Saturday, May 19, 2018


King Mswati III, the absolute monarch in Swaziland, has signed what amounts to a decree to formalise his unilateral decision to change the kingdom’s name to Eswatini.

It demonstrates how much the kingdom is under his control and signals a reminder that elections due to be held later this year have no validity.

A Legal Notice No 80 of 2018 was released on Thursday (17 May 2018) confirming the name-change came into force on 19 April 2017. It was then at an event to jointly mark his 50th birthday and the 50th anniversary of Swaziland’s independence from Great Britain, King Mswati announced his proclamation

The Legal Notice states that, ‘reference in any written law or international agreement or legal document to Swaziland shall be read and construed as reference to Eswatini’.

The King’s announcement in April was received with mixed emotions. The heavily-censored news media in Swaziland welcomed the move joyously. Meanwhile, critics argued that the King should not make the change without first consulting the people and parliament. 

The King’s decree is a reminder that Swaziland is not a democracy. On Sunday (13 May 2018) voter registration began ahead of national elections later this year. Political parties are banned from taking part and the King picks the Prime Minister and Government. At past elections people only got to select 55 of 65 members of the House of Assembly. The King chose the other 10. At this election there will be an additional four seats for people to vote for. It has not been announced how many members the King will choose but the Swaziland Constitution allows him to pick up to ten.

As in previous years, none of the 30 members of the Swazi Senate will be elected by the people; the King will choose 20 and the other 10 will be chosen by members of the House of Assembly.

The European Union Election Experts Mission (EEM), one of a number of international groups that monitored the conduct of Swaziland’s previous election in 2013, made much of how the kingdom’s absolute monarchy undermined democracy.

In its report it stated, ‘The King has absolute power and is considered to be above the law, including the Constitution, enjoying the power to assent laws and immunity from criminal proceedings. A bill shall not become law unless the King has assented to it, meaning that the parliament is unable to pass any law which the King is in disagreement with. 

‘The King will refer back the provisions he is not in agreement with, which makes the parliament and its elected chamber, the House of Assembly, ineffective, unable to achieve the objective a parliament is created for: to be the legislative branch of the state and maintain the government under scrutiny.’

The EEM went on to say the ‘main principles for a democratic state are not in place’ in Swaziland.

It stated, ‘Elections are a mechanism for the popular control of government and ensure the government accountability to the people. The King appoints the Cabinet. A vote of no confidence in the prime minister and government from more than two-thirds of the members of the House, in October [2012], was easily reversed although the Constitution provides that in such cases the prime minister shall be removed from office.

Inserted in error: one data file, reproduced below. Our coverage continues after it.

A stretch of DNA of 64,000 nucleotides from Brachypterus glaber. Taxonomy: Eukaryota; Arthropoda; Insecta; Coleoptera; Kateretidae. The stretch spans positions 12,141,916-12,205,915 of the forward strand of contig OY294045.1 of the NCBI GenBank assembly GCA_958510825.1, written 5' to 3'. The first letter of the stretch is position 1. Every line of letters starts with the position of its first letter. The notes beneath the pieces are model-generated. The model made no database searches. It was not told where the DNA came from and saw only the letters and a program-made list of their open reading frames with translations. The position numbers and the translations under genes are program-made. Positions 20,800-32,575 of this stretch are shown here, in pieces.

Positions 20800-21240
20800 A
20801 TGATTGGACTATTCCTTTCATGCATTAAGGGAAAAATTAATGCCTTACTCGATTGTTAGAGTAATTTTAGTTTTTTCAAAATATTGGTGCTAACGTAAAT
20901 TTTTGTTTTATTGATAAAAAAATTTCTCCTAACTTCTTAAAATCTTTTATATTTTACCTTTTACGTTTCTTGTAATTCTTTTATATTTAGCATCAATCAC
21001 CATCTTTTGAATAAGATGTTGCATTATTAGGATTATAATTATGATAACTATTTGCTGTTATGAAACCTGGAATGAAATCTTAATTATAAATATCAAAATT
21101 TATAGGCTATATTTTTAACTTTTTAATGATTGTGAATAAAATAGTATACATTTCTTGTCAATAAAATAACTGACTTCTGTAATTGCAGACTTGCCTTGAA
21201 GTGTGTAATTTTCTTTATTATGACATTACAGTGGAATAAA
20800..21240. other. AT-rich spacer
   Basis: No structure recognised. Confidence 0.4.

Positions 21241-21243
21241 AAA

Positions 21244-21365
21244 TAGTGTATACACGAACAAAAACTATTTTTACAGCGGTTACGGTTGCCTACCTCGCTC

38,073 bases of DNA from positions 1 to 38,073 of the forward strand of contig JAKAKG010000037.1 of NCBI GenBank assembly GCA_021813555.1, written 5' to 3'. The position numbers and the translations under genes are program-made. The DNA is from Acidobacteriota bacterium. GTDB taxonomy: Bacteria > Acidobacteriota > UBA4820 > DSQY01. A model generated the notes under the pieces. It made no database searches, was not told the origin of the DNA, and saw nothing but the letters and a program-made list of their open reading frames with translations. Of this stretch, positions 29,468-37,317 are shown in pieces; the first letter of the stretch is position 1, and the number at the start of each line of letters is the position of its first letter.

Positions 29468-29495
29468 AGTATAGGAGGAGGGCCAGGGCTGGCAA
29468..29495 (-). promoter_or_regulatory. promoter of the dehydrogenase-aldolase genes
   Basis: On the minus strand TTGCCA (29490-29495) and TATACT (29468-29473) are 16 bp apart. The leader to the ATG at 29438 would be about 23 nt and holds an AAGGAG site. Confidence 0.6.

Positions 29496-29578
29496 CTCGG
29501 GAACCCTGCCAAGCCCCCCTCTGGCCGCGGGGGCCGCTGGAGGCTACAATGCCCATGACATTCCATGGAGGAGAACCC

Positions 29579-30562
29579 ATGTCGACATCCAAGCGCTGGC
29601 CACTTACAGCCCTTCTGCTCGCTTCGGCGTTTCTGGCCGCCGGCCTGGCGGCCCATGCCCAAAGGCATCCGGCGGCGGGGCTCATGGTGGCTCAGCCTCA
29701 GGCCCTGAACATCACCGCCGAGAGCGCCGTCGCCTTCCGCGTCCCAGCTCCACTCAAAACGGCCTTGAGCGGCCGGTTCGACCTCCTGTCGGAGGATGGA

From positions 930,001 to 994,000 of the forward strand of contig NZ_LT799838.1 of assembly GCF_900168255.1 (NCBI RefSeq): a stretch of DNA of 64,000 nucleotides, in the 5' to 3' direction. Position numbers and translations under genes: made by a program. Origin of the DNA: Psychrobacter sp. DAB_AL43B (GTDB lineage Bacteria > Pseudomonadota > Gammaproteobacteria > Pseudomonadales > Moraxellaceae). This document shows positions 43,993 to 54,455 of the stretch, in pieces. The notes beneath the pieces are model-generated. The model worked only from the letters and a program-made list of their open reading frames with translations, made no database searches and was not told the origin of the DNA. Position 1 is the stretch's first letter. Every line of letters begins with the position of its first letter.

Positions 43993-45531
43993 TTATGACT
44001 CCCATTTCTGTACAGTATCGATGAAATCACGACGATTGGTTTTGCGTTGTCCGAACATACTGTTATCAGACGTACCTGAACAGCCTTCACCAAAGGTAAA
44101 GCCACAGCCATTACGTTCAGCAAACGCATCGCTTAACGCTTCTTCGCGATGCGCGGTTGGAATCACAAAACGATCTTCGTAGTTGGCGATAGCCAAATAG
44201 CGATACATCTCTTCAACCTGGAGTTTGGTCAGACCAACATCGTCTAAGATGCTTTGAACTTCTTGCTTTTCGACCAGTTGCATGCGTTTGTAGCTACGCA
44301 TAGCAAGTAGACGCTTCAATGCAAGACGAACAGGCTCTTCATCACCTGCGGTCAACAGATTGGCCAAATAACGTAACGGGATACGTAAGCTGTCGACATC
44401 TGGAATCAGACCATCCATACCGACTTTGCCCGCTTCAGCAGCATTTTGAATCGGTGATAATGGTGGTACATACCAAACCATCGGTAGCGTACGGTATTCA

‘In this context, an analysis of the legal framework for elections seems quite a redundant exercise, as the main principles for a democratic state are not in place. Although the electoral legal framework contains the technical aspects required for the proper administration of elections, it does not conform to international principles for the conduct of democratic elections, as it does not respect one of the fundamental rights for participation –the freedom of association.’

The EEM was not alone in recognising Swaziland as undemocratic. In its report on conduct of the 2013 election, the African Union (AU) mission called for fundamental changes to ensure people had freedom of speech and of assembly. The AU said the Swaziland Constitution guaranteed ‘fundamental rights and freedoms including the rights to freedom of association’, but in practice ‘rights with regard to political assembly and association are not fully enjoyed’. The AU said this was because political parties were not allowed to contest elections.

The AU urged Swaziland to review the constitution, especially in the areas of ‘freedoms of conscience, expression, peaceful assembly, association and movement as well as international principles for free and fair elections and participation in electoral process’.

In its report on the 2013 elections, Commonwealth observers recommended that measures be put in place to ensure separation of powers between the government, parliament and the courts so that Swaziland was in line with its international commitments.

They also called on the Swaziland Constitution to be ‘revisited’. 

The report stated, ‘This should ideally be carried out through a fully inclusive, consultative process with all Swazi political organisations and civil society (needed, with the help of constitutional experts), to harmonise those provisions which are in conflict. The aim is to ensure that Swaziland’s commitment to political pluralism is unequivocal.’

It also recommended that a law be passed to allow for political parties to take part in elections, ‘so as to give full effect to the letter and spirit of Section 25 of the Constitution, and in accordance with Swaziland’s commitment to its regional and international commitments’.

In 2015, following a visit to Swaziland, a Commonwealth mission renewed its call for the constitution to be reviewed so the kingdom could move toward democracy.

The constitutional review has not taken place.

Richard Rooney

Legal Notice No 80 of 2018

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